• I am finding it difficult to manage my child’s time and schoolwork while I am working.

Be kind to yourself, and your child. We are not home-schooling our children. Home-schooling parents do not have jobs that they are simultaneously trying to do. Nor do they follow the same curriculums, in the same way, that mainstream schools do. So the strange set of circumstances that we find ourselves in – working at home, “role-playing” a teacher (in my case for Years 4, 5, 6 and 7 – ouch!), with tasks often unconducive to a traditional home-school education – is going to be tough. 

Maintaining a routine and focusing on activities that promote wellbeing is the most important, incorporating key skills if possible and feeding children’s natural curiosity. Play, and especially play in nature, is fundamental not only for young children’s learning but also for their mental health and wellbeing. Research has shown how the natural environment serves to improve mental wellbeing and work led by Dr Janine Coates relating to Forest School has demonstrated the power of the natural environment as a remedy for the stresses some children experience.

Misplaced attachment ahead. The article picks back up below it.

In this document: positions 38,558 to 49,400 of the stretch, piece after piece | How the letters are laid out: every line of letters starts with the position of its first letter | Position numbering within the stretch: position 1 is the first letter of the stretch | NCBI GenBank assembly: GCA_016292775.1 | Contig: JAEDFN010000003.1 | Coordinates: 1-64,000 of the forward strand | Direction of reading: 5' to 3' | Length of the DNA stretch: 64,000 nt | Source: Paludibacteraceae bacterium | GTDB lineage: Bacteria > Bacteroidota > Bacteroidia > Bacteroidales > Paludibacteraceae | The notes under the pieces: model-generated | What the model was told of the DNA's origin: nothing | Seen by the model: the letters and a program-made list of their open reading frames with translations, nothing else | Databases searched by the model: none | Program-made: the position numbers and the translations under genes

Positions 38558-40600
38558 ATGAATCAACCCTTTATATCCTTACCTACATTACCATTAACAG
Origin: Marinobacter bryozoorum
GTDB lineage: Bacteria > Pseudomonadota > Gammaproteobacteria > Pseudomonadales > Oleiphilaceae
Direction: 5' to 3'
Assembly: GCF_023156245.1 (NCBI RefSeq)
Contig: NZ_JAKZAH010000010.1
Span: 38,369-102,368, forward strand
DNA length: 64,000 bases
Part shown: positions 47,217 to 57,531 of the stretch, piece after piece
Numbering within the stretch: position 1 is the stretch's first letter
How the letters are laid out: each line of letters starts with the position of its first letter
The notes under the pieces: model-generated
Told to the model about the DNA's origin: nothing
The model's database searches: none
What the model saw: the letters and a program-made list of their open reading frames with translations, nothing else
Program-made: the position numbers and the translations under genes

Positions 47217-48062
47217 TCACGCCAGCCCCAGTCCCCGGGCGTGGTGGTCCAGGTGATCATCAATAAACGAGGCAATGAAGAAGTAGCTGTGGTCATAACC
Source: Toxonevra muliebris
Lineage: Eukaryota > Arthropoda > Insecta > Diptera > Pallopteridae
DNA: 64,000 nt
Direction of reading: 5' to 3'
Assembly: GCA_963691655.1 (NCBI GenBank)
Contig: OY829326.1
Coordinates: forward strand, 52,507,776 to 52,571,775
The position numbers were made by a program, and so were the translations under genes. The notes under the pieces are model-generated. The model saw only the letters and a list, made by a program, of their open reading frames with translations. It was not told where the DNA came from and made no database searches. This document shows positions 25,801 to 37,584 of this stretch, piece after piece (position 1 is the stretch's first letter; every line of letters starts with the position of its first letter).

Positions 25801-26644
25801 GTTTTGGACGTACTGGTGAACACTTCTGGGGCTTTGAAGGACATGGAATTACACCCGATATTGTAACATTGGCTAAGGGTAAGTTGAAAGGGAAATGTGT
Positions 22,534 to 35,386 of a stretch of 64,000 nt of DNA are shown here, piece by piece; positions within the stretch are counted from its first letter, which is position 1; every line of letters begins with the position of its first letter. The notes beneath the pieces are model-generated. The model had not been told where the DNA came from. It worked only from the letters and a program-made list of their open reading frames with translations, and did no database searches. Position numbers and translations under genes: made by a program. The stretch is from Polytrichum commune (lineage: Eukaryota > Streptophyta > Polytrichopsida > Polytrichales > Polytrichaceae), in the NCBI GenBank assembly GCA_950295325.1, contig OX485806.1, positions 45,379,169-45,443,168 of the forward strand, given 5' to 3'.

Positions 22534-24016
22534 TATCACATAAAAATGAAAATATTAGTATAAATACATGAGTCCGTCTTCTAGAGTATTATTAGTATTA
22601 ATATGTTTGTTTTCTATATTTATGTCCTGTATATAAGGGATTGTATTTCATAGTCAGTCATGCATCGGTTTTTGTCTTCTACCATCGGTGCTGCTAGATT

• We have no routine anymore.

Children really like structure and routine, even if they may object to getting out of bed early! One of the easiest ways to build in structure and routine, especially in lockdown, is around mealtimes. A recent report by BiteBack2030 found that 60% of teenagers (14-19 years of age) thought that family meals were good for health and wellbeing and wanted this to continue after lockdown. 

Dr Hannah White’s own research supports this, showing that having more frequent family meals for both adolescent girls and boys is linked with lower levels of depression. Therefore, trying to ensure meals are eaten together can help restore routine that has a positive influence on children’s wellbeing. It may also provide more natural opportunities to talk about fears and worries.

  • My child is spending a lot of time online and on devices.